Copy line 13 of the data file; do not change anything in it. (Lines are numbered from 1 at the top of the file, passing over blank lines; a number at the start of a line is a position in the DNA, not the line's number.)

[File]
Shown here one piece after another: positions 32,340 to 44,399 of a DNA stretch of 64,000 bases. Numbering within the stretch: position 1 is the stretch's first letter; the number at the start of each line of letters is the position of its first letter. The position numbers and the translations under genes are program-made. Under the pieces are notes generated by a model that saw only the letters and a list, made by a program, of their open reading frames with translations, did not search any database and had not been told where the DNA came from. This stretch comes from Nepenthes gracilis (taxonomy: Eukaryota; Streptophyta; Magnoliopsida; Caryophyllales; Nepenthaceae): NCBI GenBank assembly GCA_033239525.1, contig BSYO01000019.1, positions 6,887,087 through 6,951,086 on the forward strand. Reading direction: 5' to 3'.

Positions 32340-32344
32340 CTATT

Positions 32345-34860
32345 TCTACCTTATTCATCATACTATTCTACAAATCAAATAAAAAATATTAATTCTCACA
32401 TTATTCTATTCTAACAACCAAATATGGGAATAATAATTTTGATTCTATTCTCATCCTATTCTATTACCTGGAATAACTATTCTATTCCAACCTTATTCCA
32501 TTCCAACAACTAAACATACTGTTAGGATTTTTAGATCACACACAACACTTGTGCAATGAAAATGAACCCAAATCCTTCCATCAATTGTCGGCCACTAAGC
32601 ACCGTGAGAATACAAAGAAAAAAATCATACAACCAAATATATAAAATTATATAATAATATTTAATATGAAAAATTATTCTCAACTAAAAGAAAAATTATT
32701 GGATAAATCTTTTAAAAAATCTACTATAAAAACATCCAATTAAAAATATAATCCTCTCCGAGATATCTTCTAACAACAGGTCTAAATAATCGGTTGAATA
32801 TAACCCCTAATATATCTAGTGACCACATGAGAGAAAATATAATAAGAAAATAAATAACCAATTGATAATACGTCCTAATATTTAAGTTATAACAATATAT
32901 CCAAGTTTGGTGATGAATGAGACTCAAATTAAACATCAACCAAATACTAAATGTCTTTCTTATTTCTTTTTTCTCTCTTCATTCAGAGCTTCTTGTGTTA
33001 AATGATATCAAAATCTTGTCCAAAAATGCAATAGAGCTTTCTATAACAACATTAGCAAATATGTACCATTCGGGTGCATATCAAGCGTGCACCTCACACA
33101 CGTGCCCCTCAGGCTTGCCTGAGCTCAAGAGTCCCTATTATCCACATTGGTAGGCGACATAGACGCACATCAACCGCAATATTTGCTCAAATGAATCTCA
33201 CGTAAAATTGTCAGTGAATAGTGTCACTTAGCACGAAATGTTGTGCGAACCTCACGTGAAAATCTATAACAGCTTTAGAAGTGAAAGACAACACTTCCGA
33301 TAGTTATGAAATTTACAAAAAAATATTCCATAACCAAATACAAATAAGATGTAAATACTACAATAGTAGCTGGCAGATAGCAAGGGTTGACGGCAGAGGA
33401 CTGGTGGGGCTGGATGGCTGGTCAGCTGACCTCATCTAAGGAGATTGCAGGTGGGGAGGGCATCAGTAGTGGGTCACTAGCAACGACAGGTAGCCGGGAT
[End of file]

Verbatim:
33101 CGTGCCCCTCAGGCTTGCCTGAGCTCAAGAGTCCCTATTATCCACATTGGTAGGCGACATAGACGCACATCAACCGCAATATTTGCTCAAATGAATCTCA